monie, and young Shewglie vowed that the first of
them who should meet him would give him a
beating. It was, however, found unnecessary to
carry these threatenings into effect. The dispeace
raised by the Macdonalds quickly abated, and
when, on the 25th, they and the Frasers marched to
Castle Downie, they were accompanied by forty of
the Urquhart tenants. Lord Lovat, however, was
not yet prepared to send his clan to the Prince, and
the Urquhart men returned to their homes to await
his final decision.1

1 Letters and memorials at Castle Grant ; and Narrative prepared in 1746
by Sir Archibald Grant of Monymusk, at Castle Grant.


Ludovick Grant had for some time been pressed
to send to Lord Loudon, who was at Inverness, the
independent company which he had raised, and
which was commanded by a son of Grant of
Rothiemurchus ; but he found excuses for keeping
it in Strathspey. When, however, he heard of the
proceedings at the meeting of the 22nd, he intimated
to the Lord President his intention to march with
500 men through Inverness to Urquhart, “ in order
to prevent any more of the people of that country
being forced out upon the other side, contrary to
their inclinations and their duty to him.”1 This
intimation was conveyed in a letter from Lord
Deskford to the Lord President, which only arrived
on the morning of the 26th—the very day on which
the Grants were to reach Inverness. The Lord
President at once consulted Lord Loudon. They
were surprised and alarmed at the sudden energy
displayed by a man who had not hitherto shown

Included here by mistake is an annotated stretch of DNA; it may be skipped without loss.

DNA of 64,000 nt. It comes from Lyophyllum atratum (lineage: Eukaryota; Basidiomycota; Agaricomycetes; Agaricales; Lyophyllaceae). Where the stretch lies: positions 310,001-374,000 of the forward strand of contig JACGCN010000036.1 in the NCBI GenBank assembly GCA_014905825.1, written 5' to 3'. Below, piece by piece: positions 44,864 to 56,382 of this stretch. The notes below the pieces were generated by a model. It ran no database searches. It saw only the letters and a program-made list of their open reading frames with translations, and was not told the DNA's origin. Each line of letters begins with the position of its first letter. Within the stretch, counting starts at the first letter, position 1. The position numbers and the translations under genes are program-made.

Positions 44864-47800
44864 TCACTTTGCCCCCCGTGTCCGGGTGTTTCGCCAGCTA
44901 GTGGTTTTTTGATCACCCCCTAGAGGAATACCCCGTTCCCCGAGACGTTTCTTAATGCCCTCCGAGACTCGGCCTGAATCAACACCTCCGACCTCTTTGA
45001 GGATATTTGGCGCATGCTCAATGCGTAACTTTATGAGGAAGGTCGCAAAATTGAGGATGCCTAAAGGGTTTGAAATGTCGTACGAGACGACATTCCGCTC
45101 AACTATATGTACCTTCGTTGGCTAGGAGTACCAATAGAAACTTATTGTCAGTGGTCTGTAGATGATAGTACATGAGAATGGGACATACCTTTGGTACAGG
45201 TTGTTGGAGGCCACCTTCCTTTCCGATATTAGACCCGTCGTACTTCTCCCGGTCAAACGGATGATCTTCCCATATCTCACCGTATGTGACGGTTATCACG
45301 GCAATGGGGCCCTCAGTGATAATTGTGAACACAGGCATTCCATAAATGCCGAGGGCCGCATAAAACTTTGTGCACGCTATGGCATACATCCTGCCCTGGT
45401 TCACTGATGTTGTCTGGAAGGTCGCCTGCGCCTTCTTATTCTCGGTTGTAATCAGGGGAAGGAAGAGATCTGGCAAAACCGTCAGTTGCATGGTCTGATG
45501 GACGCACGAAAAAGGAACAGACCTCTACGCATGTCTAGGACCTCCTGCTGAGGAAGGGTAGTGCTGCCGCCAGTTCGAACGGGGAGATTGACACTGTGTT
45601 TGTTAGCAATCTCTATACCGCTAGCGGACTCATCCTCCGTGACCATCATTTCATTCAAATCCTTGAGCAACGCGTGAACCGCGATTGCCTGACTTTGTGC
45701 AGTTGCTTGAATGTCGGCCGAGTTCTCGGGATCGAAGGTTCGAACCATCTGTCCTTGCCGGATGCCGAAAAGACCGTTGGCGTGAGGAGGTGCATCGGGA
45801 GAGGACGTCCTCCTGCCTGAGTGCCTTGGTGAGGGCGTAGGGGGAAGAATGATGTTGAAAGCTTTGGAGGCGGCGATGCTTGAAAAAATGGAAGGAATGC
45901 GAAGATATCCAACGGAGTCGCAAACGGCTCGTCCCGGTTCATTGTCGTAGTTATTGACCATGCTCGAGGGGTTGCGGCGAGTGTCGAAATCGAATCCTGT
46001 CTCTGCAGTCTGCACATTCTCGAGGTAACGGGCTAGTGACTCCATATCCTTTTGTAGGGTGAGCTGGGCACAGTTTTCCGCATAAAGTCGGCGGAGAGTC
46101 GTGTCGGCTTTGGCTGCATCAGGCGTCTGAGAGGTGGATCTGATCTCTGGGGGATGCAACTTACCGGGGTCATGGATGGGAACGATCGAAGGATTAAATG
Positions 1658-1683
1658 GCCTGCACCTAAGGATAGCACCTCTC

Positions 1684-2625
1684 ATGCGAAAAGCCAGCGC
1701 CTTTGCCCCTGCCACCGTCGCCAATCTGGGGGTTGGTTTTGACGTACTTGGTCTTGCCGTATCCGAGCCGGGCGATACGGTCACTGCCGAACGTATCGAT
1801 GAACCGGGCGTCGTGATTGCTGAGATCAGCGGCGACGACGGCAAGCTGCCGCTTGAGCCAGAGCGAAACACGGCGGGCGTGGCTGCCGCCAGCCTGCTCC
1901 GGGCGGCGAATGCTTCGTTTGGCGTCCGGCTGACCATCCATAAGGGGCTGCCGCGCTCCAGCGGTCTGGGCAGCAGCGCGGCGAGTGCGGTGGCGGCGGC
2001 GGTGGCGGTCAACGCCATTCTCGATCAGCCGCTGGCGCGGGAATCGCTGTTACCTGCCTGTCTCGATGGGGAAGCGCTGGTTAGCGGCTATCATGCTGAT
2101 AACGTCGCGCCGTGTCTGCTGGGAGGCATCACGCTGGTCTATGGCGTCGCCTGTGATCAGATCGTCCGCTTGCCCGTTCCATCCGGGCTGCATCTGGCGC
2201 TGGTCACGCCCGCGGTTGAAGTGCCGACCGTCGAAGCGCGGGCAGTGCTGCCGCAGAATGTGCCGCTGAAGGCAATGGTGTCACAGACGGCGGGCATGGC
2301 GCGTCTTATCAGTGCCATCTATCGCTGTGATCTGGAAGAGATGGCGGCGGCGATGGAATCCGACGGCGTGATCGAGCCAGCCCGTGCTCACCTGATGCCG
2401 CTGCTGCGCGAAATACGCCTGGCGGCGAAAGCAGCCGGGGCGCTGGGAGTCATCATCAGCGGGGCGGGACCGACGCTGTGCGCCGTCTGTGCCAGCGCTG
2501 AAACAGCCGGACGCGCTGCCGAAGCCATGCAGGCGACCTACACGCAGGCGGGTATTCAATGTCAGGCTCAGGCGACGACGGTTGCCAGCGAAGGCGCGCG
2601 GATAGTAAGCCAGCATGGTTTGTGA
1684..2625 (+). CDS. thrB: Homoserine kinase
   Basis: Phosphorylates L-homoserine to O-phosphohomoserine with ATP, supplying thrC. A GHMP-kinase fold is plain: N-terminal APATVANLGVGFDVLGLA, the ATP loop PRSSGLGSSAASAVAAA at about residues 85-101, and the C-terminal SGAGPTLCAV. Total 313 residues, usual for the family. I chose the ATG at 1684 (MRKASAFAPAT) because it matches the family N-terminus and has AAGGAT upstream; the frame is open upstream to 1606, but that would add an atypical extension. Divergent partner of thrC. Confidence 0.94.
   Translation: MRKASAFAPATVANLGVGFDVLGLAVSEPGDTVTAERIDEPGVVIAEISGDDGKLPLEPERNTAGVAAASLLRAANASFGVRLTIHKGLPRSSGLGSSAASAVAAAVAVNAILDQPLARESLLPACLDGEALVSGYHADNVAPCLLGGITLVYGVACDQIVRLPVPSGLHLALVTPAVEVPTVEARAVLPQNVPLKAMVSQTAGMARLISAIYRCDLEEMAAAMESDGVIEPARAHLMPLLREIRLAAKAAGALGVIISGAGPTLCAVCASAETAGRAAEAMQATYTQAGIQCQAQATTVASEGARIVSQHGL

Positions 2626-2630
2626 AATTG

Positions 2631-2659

excessive zeal for the King, and whose real senti­
ments were not wholly beyond suspicion. “ I
wish with all my heart,” immediately replied the
President, “ and so does Lord Loudon, that Mr
Grant had communicated his design to us before he
set out with such numbers, which may have the
effect to begin horse­play before we are sufficiently
prepared. However, since he is in the way, and has
given no notice of his route, I cannot tell how, even
if it were necessary, to prevent it ; and we must now
do the best we can.”2

1 Culloden Papers, 431. Sir Archibald Grant, who accompanied Ludovick,
states the number of his men at 700.—Narrative, at Castle Grant.
2 Culloden Papers, 431.

OLDEN TIMES IN THE PARISH.                261

There was no great cause for the President’s
alarm. Early on the 26th, the factor and Dell
arrived at Ludovick’s camp, with news of the
departure of the Macdonalds from Glen-Urquhart ;
and if he ever really intended to leave the bounds
of Strathspey, the intention was now dropped.
“ This day,” he wrote to the President, from Inver-
laidnan, in Duthil, “ I proposed to have marched to
relieve the poor tenants of Urquhart, who have been
most scandallouslie used ; but just now I have ane
express from that countrie, informing me that
the Macdonells and Frasers have left the countrie,
after carrying about fortie of the men with them.
This day Rothie’s1 companie shall be compleated,
and will be at Inverness Tuesday or Wednesday at
farthest : for the men, who have been all here since
Wednesday, will require a day or two at home to
gett readie.”2

Forbes was relieved to learn that Ludovick had
not started on his expedition to Urquhart ; but he
could not understand the delay in sending the com­